ESG Summit 2020
Investor Relations

IR and ESG in Uncertain Times: How Far We Have Come and the Journey that Lies Ahead

This past summer, @Nasdaq IR Intelligence hosted a number of ESG events in conjunction with investor relations associations in Italy, Spain and Switzerland. Check out the key takeaways from our panel discussions.

  • By Patrick Hughes, Director, Advisory Services EMEA, Nasdaq Corporate Solutions

This past summer, Nasdaq IR Intelligence hosted a number of ESG events in conjunction with investor relations associations in Italy, Spain and Switzerland. We had the opportunity to moderate and participate in lively discussions about the latest ESG trends and how companies are adapting. Speakers included IROs and investment stewardship professionals from Enel, Swiss Re and Telefonica and were joined alongside with buy-side professionals from BMO Global Asset Management, T. Rowe Price International (UK) Ltd. and ESG ratings provider Sustainalytics.

After the first half of 2020, which was beset with much uncertainty, it is somewhat reassuring Environmental, Social & Governance (ESG) factors continue to be integrated into the investment decision-making process, and despite the apparent challenges, corporates are adapting by leveraging best practice and ensuring the long-term sustainability of their businesses. Some key themes and takeaways from our panel discussions include:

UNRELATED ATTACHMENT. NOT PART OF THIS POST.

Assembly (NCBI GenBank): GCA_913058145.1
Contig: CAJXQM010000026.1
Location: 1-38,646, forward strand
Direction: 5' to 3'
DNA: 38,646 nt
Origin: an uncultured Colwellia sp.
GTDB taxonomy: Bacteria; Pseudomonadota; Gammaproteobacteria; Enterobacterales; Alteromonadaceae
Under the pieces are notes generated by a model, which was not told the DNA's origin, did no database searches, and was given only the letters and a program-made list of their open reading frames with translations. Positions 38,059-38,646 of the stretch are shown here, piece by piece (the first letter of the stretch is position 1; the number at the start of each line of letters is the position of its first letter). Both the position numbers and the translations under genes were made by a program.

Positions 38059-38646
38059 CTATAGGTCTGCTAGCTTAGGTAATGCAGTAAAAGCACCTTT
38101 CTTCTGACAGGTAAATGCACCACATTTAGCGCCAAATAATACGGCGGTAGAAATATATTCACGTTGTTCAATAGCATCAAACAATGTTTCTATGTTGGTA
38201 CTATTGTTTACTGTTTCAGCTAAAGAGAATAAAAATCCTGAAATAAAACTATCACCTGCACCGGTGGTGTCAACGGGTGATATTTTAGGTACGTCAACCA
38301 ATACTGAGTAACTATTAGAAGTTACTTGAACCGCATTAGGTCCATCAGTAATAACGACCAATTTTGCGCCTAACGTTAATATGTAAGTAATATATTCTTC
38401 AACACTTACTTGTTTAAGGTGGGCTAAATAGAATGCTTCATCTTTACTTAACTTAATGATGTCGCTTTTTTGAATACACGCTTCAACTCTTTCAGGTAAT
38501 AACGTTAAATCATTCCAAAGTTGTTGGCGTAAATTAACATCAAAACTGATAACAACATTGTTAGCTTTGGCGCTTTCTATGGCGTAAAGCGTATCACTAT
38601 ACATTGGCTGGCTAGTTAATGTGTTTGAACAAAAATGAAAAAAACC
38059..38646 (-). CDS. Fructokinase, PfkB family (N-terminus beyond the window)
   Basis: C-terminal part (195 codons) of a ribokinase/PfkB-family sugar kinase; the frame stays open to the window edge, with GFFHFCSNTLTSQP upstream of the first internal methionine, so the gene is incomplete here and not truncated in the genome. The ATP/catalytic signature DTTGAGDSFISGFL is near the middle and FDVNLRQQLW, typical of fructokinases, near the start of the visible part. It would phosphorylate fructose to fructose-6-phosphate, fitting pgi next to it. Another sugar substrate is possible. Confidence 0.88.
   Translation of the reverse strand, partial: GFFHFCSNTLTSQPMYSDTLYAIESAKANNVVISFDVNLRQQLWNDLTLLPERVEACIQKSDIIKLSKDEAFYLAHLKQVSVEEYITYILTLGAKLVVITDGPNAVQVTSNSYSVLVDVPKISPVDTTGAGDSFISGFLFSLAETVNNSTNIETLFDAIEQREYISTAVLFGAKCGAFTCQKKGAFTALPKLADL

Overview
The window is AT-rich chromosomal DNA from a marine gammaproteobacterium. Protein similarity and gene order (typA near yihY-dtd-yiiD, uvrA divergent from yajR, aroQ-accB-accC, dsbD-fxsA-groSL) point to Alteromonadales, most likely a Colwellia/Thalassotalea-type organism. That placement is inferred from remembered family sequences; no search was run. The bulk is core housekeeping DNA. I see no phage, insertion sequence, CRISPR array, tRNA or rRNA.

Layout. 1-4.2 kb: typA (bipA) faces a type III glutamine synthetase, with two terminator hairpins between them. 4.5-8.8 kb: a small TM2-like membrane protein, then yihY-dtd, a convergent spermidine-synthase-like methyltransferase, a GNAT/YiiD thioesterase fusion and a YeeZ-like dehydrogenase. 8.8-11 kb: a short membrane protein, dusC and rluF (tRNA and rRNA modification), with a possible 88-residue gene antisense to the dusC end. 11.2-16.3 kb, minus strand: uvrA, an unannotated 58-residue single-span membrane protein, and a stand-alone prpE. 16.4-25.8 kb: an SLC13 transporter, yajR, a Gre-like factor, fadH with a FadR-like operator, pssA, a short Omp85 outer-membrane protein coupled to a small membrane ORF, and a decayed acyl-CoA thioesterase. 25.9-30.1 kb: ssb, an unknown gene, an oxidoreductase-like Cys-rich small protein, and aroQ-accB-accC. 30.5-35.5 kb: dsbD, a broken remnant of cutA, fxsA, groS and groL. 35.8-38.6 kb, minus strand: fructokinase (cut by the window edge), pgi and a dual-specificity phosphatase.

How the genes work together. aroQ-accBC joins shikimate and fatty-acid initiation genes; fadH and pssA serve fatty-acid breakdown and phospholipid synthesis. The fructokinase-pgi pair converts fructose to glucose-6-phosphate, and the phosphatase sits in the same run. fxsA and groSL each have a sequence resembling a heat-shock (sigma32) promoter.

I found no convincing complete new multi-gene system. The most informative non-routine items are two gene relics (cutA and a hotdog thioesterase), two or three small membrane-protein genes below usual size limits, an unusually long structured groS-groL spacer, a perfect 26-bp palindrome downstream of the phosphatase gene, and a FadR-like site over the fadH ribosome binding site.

The COVID-19 crisis has opened up the materiality of “S” and “G”

Companies that quickly realised that the Social component of ESG was an important part of their business’ resilience have proved to be more successful at navigating the COVID-19 crisis.  Research from Nasdaq showed that on recent company earnings calls, 89% of companies talked about their social story.

“There is an increase in the importance of S,” said Chris Menth, Head of Shareholder Engagement at Swiss Re. “Employee wellbeing is crucial in this environment, meaning that people can safely work from home and that data privacy and security is assured. The latter is also very important to our clients and investors.” 

As a result, investors want to see enhanced disclosure around how companies are taking care of their workforce and how they are managing and monitoring this over time.

We’ve spoken to a lot of companies about their supply chain management process and workforce protection.
Daniel Jarman, VP Responsible Investment, BMO Global Asset Manager

“COVID-19 has highlighted the importance of protection and safety of the workforce, and the onus is on corporate issuers to enhance their disclosure and tell their stories better to the Street.  We think we will see more enhanced disclosure on this topic ahead,” summarized Meagan Tenety, ESG Advisory Senior Analyst at Nasdaq.

Understanding and navigating an evolving ESG landscape

Another challenge for corporates is the number of different stakeholders that want different information or metrics, which can leave IR and sustainability teams feeling that they are always playing “catch up.” Having a strategy around your ESG story and ensuring you have looked that the entire ESG landscape can help to address this challenge.